What to do was a question the SCC put before the public, soliciting input on not only whether the moratorium should be extended or made voluntarily but also what “programs and mechanisms, public or private” should be used “to ensure that the costs of unpaid utility bills are defrayed and will not result in even higher costs on other utility customers.”
Like most policy decisions related to COVID-19, responses have been divided, even among utilities structured along the same lines.
The voluntary path
In one camp, encompassing most of the state’s utilities that filed responses, are advocates of a more voluntary approach to disconnections that would give utilities more leeway to craft individual solutions.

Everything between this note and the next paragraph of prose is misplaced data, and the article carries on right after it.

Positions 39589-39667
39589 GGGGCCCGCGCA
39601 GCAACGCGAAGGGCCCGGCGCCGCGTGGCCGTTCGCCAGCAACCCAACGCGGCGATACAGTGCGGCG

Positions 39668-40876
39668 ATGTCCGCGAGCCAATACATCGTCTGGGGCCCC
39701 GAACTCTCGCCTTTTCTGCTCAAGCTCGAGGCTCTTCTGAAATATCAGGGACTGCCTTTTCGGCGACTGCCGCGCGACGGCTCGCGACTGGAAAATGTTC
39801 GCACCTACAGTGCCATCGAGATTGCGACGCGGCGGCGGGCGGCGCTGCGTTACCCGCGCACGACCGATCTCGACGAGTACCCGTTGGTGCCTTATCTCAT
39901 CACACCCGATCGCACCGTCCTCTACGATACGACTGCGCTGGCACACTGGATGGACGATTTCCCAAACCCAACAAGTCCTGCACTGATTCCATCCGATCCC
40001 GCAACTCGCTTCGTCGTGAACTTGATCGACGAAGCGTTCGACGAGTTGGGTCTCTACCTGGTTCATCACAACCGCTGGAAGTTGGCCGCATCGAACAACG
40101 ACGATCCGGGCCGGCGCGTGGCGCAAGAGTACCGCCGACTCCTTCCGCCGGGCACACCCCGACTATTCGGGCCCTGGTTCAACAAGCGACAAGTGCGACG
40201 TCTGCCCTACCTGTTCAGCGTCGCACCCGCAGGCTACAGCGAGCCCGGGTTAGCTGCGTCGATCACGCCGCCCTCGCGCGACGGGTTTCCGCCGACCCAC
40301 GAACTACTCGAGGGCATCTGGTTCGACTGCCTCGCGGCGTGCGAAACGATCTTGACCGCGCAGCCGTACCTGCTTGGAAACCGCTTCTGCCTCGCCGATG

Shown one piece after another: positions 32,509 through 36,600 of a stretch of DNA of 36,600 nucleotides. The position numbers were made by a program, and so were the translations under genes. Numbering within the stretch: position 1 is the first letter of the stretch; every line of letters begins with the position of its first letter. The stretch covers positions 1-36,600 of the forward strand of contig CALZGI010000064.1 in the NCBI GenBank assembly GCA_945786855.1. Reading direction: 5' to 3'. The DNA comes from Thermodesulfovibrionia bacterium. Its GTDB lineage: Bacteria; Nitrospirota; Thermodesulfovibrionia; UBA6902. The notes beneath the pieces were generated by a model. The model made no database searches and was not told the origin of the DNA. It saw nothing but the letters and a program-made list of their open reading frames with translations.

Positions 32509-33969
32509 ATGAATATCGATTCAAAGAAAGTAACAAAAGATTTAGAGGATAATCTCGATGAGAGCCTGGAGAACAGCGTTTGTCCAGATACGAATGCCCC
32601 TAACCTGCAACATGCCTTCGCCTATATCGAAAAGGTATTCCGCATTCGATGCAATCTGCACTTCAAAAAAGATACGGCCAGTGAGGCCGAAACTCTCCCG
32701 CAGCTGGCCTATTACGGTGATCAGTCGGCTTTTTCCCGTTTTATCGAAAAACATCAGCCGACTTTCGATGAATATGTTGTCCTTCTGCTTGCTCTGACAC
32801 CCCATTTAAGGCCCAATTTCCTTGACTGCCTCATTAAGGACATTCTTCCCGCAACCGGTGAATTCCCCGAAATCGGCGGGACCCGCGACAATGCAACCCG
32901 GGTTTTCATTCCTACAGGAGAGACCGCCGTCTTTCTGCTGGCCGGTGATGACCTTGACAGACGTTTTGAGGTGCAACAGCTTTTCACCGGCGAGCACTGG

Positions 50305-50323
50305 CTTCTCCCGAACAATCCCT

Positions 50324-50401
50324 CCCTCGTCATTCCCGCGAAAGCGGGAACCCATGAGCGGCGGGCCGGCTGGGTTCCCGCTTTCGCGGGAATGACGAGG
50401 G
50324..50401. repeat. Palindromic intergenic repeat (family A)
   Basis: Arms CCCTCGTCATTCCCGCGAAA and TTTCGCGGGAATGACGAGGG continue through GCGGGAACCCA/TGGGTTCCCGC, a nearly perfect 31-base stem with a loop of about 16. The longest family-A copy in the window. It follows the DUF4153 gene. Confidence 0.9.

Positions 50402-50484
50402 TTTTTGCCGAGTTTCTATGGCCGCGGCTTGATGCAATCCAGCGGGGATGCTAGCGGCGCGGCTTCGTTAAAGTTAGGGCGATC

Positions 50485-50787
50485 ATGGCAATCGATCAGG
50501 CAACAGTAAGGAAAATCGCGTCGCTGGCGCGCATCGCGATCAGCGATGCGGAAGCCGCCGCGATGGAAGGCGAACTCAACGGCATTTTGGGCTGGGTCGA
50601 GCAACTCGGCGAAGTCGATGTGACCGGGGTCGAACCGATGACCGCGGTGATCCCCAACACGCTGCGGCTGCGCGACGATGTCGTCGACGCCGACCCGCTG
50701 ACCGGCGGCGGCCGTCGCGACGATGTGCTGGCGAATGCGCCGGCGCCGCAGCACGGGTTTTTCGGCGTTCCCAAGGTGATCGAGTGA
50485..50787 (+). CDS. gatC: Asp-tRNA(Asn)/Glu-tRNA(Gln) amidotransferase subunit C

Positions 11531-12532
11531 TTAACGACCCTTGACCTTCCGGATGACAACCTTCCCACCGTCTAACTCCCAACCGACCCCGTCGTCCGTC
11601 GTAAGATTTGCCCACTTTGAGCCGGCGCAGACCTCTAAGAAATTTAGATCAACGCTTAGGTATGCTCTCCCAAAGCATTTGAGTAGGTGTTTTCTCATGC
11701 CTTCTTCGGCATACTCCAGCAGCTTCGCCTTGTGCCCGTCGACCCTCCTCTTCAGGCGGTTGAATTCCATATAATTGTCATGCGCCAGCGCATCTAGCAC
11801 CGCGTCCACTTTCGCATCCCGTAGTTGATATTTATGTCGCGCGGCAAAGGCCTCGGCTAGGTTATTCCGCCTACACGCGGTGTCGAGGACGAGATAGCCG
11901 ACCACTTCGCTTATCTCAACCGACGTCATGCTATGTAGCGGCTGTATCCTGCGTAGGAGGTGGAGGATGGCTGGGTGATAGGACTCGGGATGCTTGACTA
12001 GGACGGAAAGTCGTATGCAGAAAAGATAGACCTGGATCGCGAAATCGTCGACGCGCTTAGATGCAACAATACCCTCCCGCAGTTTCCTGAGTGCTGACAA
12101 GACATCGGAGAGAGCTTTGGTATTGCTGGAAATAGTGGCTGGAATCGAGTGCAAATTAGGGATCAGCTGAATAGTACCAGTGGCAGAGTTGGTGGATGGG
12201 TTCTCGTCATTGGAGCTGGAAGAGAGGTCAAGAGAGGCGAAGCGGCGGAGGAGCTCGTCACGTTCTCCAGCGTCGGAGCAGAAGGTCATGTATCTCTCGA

Among this group is Dominion Energy, the state’s largest electric utility, which is arguing for the SCC to continue its moratorium on a voluntary basis for four more months, contending that “the proper course of action may not be a ‘one-size-fits-all’ approach,” even as it pledges to keep its own ban in place until Oct. 14.
“The company also supports an extension of the moratorium on a mandatory basis, but recognizes … that a suspension of disconnections can have a disparate impact on utilities based on a number of relevant factors,” the utility wrote in a June 1 filing.
Other utilities were less willing to embrace an extension of the moratorium. Washington Gas Light and Aqua Virginia argued for an end to the ban but expressed openness to the idea of regulators revamping it as a voluntary measure.